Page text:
via Budget elicits mixed reactions | The Herald 28 November 2014 by Zvamaida Murwira
THERE were mixed reactions to the 2015 National Budget statement that was presented yesterday by Finance and Economic Development Minister Patrick Chinamasa with some people saying it will stimulate economic growth while others expressed reservations.
Reserve Bank of Zimbabwe Governor Dr John Mangudya described the $4,1 billion National Budget as developmental.
“Very good Budget, developmental, inclusive and we expect that the business community will take advantage of all the incentives that have been provided in the Budget by the Minister. Export incentives, corporate tax which has gone down for those exporting, given that there are resource constraints it will go a long way. So it’s a good Budget under the circumstances,” said Dr Mangundya.
Foreign Affairs Deputy Minister Chris Mutsvangwa said the fiscal measures were proactive as Minister Chinamasa was moving to improve conditions of doing business in Zimbabwe which had been a major source of complaints from investors.
“I am excited by the proactive measures which the Minister is putting in place to address the readiness to do business index in Zimbabwe. There are rafts of issues that have been raised about how Zimbabwe responds to an international businessman if he wants to set up shop in Zimbabwe.
“To date the picture has been negative but the Minister has now rapidly addressed this,” Deputy Minister Mutsvangwa said.
He said chief among them was the establishment of special economic zones, which he said would help a lot if removal of trade sanctions by the European Union meant engagement at political level.
“This is a strong signal to any international businessman and to all capital centres that Zimbabwe wants to offer attractive conditions for the movement of capital into Zimbabwe,” he said.
Deputy Minister Mutsvangwa said it was high time Zimbabwe produces on bigger scale products inscribed “Made in Zimbabwe” being exported to the international markets as what China was doing.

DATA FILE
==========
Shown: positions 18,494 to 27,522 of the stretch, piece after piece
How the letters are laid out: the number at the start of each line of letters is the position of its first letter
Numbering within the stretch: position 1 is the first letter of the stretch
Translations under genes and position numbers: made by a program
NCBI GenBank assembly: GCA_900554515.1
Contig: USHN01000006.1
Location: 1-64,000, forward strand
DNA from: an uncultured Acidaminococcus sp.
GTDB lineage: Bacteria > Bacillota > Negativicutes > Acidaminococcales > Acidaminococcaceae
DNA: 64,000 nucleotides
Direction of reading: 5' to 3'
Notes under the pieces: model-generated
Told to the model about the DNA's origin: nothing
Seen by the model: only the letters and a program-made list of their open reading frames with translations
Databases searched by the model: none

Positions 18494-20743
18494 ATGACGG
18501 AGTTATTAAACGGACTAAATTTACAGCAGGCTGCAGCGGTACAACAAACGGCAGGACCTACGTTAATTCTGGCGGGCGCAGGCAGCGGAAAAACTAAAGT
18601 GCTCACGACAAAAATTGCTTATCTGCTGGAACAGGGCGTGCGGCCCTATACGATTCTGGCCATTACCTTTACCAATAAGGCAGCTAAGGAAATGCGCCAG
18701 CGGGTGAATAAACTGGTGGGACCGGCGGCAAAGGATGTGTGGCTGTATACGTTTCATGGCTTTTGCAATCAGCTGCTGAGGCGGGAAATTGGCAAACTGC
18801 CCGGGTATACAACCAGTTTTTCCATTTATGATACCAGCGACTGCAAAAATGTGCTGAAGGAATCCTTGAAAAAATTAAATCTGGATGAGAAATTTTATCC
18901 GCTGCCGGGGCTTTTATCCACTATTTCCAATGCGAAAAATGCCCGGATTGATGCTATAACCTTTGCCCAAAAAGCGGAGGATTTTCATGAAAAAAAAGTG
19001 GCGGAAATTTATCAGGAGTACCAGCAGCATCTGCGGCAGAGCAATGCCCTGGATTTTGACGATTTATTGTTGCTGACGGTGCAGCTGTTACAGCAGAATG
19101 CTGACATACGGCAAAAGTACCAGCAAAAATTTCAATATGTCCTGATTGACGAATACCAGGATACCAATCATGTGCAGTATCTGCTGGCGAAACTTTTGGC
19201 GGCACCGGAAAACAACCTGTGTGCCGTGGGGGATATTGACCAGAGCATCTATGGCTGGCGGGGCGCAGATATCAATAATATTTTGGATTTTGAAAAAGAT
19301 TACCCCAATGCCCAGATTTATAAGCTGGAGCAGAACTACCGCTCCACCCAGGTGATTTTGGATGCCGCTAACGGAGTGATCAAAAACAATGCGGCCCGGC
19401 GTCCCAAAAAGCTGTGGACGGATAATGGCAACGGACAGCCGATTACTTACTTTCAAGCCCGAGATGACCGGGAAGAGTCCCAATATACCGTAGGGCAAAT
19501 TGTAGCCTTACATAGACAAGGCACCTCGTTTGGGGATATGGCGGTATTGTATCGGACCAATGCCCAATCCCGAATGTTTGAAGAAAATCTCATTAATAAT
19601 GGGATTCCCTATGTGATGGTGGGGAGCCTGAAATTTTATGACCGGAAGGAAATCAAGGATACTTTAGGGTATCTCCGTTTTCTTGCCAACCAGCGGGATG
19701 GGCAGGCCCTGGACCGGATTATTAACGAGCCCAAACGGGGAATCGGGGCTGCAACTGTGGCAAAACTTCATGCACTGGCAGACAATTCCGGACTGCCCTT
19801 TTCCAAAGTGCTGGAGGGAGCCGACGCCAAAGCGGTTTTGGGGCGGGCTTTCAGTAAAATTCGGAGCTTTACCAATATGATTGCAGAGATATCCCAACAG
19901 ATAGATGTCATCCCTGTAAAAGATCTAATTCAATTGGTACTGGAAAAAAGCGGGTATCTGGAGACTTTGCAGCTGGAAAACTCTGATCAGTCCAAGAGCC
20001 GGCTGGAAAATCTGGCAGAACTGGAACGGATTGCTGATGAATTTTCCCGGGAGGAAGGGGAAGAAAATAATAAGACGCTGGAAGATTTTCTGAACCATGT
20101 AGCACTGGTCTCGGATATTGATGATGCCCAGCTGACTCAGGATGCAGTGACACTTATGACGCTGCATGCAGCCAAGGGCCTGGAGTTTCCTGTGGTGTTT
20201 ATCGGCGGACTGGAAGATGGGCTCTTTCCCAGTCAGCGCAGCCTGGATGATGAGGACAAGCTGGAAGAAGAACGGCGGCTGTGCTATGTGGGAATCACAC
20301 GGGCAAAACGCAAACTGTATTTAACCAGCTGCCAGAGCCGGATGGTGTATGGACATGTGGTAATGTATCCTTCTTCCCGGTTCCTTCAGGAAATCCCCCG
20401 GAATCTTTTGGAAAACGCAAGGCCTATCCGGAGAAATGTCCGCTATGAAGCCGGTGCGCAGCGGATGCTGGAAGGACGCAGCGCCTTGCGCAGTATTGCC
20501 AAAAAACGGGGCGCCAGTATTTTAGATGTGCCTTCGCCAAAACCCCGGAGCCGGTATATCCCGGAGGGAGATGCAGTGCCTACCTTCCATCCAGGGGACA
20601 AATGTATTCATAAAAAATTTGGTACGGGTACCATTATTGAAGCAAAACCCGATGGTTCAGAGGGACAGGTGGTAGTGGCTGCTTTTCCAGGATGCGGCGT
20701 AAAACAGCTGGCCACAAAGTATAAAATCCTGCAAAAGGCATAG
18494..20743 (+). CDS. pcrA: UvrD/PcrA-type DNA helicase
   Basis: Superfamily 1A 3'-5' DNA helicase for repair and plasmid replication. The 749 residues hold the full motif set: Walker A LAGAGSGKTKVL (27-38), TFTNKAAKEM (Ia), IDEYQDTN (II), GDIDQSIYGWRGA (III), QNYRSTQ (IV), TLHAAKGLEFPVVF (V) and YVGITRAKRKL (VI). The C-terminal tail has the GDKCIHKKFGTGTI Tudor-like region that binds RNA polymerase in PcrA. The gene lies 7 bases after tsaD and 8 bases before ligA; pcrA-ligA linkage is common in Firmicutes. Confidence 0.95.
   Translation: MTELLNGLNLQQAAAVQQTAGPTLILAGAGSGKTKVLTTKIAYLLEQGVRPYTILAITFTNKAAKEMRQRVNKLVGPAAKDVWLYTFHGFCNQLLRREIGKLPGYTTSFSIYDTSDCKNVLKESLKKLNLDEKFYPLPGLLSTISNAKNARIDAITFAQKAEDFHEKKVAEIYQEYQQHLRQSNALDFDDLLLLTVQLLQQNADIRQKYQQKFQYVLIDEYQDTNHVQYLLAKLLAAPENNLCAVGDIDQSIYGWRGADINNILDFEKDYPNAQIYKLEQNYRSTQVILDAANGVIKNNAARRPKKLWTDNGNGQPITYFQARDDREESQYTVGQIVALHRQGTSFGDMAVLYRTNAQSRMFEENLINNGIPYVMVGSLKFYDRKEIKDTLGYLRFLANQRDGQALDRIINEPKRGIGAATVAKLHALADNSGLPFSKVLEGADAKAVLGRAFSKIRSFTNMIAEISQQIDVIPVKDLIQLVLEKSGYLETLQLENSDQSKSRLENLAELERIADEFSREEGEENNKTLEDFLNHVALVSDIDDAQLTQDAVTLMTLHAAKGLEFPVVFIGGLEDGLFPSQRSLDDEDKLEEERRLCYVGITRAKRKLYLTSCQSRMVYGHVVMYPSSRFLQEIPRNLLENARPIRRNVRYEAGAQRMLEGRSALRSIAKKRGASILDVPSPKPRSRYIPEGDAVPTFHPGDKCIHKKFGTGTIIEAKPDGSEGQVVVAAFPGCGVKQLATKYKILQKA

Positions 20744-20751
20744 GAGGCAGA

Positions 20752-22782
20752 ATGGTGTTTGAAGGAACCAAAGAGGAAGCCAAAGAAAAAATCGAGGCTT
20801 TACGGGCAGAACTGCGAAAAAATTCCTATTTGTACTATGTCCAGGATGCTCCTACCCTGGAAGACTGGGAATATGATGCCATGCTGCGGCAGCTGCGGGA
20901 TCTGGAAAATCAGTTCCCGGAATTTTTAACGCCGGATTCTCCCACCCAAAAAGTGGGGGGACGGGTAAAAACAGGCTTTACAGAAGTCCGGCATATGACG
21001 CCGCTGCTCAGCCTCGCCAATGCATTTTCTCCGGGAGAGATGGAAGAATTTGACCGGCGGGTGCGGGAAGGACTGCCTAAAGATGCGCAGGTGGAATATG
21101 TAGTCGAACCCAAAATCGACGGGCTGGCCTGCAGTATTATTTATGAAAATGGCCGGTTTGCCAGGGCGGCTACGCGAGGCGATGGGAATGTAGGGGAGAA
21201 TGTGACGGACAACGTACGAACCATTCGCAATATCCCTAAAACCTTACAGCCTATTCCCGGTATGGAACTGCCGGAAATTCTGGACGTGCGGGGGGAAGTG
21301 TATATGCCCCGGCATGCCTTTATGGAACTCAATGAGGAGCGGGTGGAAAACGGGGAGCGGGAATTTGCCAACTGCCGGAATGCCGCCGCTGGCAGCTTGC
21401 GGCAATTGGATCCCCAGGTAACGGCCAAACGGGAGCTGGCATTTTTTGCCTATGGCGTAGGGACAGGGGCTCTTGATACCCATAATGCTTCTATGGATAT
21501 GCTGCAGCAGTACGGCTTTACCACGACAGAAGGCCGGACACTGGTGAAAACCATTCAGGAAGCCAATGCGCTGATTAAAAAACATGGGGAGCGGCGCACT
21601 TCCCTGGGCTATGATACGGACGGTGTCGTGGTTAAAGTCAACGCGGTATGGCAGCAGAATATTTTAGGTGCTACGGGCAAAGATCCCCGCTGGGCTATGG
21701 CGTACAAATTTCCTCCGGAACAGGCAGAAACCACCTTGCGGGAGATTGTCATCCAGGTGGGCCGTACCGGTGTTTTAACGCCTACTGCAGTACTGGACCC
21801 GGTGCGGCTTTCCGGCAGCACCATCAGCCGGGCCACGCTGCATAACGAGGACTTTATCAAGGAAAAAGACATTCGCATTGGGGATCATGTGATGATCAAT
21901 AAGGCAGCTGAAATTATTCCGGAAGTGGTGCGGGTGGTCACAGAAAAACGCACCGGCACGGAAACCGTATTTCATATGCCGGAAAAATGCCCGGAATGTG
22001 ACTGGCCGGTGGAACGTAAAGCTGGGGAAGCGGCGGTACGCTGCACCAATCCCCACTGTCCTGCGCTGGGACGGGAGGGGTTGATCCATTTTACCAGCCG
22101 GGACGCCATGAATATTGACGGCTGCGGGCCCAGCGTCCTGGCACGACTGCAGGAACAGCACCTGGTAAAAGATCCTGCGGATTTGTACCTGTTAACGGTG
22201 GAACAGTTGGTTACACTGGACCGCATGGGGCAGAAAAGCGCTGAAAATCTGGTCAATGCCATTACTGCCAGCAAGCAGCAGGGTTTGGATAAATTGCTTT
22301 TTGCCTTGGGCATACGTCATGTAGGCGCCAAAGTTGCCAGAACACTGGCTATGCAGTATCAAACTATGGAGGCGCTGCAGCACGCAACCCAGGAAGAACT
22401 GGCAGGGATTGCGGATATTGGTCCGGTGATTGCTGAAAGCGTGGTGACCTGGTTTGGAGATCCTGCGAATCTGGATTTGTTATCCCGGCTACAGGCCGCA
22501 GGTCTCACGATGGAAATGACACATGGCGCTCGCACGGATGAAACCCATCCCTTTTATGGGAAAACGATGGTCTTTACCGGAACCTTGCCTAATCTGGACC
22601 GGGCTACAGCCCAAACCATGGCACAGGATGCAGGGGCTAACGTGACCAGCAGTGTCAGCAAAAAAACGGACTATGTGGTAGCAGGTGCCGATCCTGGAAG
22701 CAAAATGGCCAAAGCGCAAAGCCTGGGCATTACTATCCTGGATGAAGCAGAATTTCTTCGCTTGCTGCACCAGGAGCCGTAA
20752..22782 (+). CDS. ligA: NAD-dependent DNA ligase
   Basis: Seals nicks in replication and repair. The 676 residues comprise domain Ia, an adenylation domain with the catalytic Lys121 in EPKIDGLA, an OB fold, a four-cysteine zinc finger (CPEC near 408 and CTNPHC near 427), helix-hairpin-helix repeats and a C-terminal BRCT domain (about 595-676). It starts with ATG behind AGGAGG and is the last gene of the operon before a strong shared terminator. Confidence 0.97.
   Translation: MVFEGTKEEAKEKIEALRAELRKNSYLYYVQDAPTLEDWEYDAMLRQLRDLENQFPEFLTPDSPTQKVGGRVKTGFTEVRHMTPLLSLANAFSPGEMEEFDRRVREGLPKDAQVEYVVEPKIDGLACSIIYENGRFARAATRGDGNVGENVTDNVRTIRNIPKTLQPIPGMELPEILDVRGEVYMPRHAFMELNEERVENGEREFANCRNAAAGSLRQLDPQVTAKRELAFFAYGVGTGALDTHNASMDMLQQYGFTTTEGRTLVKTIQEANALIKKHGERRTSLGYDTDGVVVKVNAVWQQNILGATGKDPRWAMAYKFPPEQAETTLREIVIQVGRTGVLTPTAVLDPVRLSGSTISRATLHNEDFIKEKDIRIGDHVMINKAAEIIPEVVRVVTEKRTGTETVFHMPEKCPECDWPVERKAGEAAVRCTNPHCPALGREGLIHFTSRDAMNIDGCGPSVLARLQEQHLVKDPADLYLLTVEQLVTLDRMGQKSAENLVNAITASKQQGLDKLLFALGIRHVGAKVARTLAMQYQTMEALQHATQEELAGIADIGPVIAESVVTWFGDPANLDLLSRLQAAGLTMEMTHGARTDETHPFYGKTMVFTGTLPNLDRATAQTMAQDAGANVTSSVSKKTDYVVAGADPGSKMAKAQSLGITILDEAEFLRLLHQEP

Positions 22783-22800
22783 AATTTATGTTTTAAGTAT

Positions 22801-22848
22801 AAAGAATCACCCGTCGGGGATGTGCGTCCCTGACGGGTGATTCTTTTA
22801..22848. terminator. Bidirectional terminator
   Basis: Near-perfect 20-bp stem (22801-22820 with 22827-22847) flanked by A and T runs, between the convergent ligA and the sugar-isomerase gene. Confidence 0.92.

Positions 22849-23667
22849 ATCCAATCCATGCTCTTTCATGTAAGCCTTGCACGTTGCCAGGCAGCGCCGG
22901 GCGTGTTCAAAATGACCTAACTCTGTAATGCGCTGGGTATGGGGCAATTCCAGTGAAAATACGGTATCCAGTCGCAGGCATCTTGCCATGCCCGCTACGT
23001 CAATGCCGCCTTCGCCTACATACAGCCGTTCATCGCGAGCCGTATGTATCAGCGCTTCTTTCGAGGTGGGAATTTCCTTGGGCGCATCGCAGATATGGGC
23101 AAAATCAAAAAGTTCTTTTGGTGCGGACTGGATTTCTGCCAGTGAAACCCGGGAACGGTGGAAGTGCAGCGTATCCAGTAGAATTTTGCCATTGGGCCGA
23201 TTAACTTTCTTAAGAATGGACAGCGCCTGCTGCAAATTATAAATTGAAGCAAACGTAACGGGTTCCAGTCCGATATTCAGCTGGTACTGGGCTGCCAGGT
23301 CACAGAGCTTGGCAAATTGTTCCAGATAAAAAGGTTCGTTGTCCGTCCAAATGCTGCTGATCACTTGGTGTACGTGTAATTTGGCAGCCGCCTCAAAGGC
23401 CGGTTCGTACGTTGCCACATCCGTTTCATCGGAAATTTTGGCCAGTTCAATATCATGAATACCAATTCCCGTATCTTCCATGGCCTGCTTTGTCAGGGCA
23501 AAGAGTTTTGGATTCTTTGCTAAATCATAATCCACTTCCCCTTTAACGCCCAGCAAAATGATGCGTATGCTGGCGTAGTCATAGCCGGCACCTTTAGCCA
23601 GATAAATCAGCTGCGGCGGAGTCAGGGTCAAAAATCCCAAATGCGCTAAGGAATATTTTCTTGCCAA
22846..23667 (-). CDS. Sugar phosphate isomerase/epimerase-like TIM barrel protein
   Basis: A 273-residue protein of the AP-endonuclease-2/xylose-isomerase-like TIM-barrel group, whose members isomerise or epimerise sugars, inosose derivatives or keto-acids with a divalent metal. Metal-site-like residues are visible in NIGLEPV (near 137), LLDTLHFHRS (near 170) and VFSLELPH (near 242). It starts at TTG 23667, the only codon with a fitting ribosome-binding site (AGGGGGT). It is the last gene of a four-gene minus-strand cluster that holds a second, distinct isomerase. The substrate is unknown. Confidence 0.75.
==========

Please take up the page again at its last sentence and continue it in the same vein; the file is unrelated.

Bikita West MP Dr Munyaradzi Kereke described the policy measures as progressive made under difficult circumstances at a time when the revenue base remained static and when the needs of the country and expenditure requirements continued to grow.
“In such a scenario it means belts have to be tightened further.
“Exporters have been given a boost in the sense that for the first time in the fiscal history of the country we have seen such bold steps to reduce corporate tax rates to as low as 15 percent.
“We have to bear in mind that it takes time for investment decisions to unfold and for productive systems to be re-oriented towards exports so we have to exercise patience,” said Dr Kereke.
Former Finance Minister in the inclusive Government and Harare East MP, Mr Tendai Biti (MDC-T) said there was nothing to celebrate on the Budget, adding that the $4,1 billion revenue target and 3,2 percent growth rate was not sustainable in an economy where by Minister Chinamasa’s admission, capacity utilisation was as low as 36 percent.
He said while Minister Chinamasa’s political engagement with the West was positive no one was listening to him.
“He is just going through formalities because the Constitution demands that he goes through the formalities of the Budget.
“At the end of the day he is playing ‘feja feja’ with the economy, it’s a micky mouse Budget but he has no option,” Mr Biti.
“Don’t protect an economy where people are not producing, so there is much protectionism but who is producing? Don’t do what you are not supposed to do.
“Also we are in recession. We actually feel sympathy for him because the job is simply too big for a minister who is controlled and captured by politics. Chinamasa is a prisoner of predatory politics.”
Another former Cabinet Minister in the inclusive Government and Kuwadzana MP, Mr Nelson Chamisa (MDC-T) said the Budget statement was an admission of an economy that was insolvent.
He said the admission that thousands of companies had closed was an indictment on the Government.